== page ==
William Mitchell College of Law
For more than two decades, Minnesota’s most dangerous sex offenders have been locked up a second time after serving prison sentences. They’ve been committed to indefinite detention in treatment programs after parole.
Two nationally-renowned St. Paul law schools — located just three mile apart — will soon become one. William Mitchell College of Law and Hamline University School of Law are planning to transform into Mitchell|Hamline School of Law. The school will be located largely on William Mitchell’s campus on Summit Avenue.
Minnesota lawmakers are getting nowhere over how to resolve constitutional questions about the state’s sex offender treatment program, but the same can’t be said about the program’s costs. They’re going somewhere — up. About 50 new patients enter the program every year, a growth rate that threatens to swamp existing facilities in the next few years. A Senate committee on Thursday will review a request for $7.4 million this year to renovate and expand the St. Peter treatment center; another $30 million or more is on the drawing board for future growth there and in Moose Lake.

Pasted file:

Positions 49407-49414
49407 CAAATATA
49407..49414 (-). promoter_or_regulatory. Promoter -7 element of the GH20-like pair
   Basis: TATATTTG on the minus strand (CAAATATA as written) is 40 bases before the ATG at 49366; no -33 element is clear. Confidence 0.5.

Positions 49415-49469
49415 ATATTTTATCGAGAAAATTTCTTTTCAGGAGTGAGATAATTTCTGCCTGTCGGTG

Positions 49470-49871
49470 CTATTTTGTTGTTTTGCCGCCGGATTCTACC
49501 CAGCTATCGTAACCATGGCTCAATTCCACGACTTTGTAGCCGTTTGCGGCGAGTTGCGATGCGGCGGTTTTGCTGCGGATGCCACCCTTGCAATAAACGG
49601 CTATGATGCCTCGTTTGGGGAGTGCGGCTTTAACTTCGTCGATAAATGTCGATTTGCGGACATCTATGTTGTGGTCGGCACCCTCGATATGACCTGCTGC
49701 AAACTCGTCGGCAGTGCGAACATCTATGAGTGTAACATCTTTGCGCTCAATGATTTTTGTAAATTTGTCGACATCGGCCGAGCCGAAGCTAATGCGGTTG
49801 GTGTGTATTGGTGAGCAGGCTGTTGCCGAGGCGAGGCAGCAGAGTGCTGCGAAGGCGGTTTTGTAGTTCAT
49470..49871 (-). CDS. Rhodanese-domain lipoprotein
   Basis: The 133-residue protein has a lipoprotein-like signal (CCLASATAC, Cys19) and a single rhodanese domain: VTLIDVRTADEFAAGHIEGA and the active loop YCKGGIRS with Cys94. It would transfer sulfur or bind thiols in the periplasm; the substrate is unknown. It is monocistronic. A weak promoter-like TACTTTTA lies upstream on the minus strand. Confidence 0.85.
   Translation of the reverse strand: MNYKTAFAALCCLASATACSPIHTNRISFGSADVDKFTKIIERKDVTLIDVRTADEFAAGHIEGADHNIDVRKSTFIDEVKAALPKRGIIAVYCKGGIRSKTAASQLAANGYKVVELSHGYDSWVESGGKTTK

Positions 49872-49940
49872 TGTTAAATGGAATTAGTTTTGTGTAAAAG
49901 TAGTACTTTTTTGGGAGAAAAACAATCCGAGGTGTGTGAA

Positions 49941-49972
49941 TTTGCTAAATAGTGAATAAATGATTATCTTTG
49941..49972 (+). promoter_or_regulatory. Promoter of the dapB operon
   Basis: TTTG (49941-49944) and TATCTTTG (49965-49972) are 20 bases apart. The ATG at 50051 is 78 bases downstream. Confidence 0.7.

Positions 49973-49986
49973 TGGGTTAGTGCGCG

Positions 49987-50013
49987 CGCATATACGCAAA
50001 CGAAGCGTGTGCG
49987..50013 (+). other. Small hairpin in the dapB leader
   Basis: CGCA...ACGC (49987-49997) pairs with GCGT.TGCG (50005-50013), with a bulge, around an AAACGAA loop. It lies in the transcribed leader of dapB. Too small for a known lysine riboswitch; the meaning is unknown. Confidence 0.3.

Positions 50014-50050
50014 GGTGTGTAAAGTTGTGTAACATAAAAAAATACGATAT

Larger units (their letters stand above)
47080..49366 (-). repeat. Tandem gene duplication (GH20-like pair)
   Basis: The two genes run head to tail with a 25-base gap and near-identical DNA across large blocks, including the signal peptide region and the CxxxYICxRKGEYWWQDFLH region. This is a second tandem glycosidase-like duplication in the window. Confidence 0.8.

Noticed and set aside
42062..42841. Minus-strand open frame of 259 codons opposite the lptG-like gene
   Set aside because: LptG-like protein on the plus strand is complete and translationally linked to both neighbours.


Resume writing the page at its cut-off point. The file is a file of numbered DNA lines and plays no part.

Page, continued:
The Vikings stadium final leases were scheduled for votes this Friday at the Minnesota Sports Facilities Commission. But now those votes are on hold until an investigation into the Wilf family’s finances can be completed.
Governor Mark Dayton announced the appointment of Mr. Leonard A. Weiler as a District Court judge in Minnesota’s Seventh Judicial District on Monday.
A Minnesota law professor is questioning the state’s justice system and evidence labs following the controversy surrounding the St. Paul Police Department’s Crime Lab.
Associate Justice Helen Meyer said Thursday she’s stepping down from the Minnesota Supreme Court, giving Democratic Gov. Mark Dayton his first chance to make an appointment to the conservative-leaning high court.
In the fall of 2008, Brian Bender was a new father and attending William Mitchell College of Law. Suddenly, the first-year law student would confront a challenge few other students ever face.
When military recruiters begin arriving this month for the first time in more than a decade at Vermont Law School, it will have a special meaning for Alex Manning.
A Twin Cities law professor is being called to appear in court in Rwanda on charges he denied the genocide in that African nation.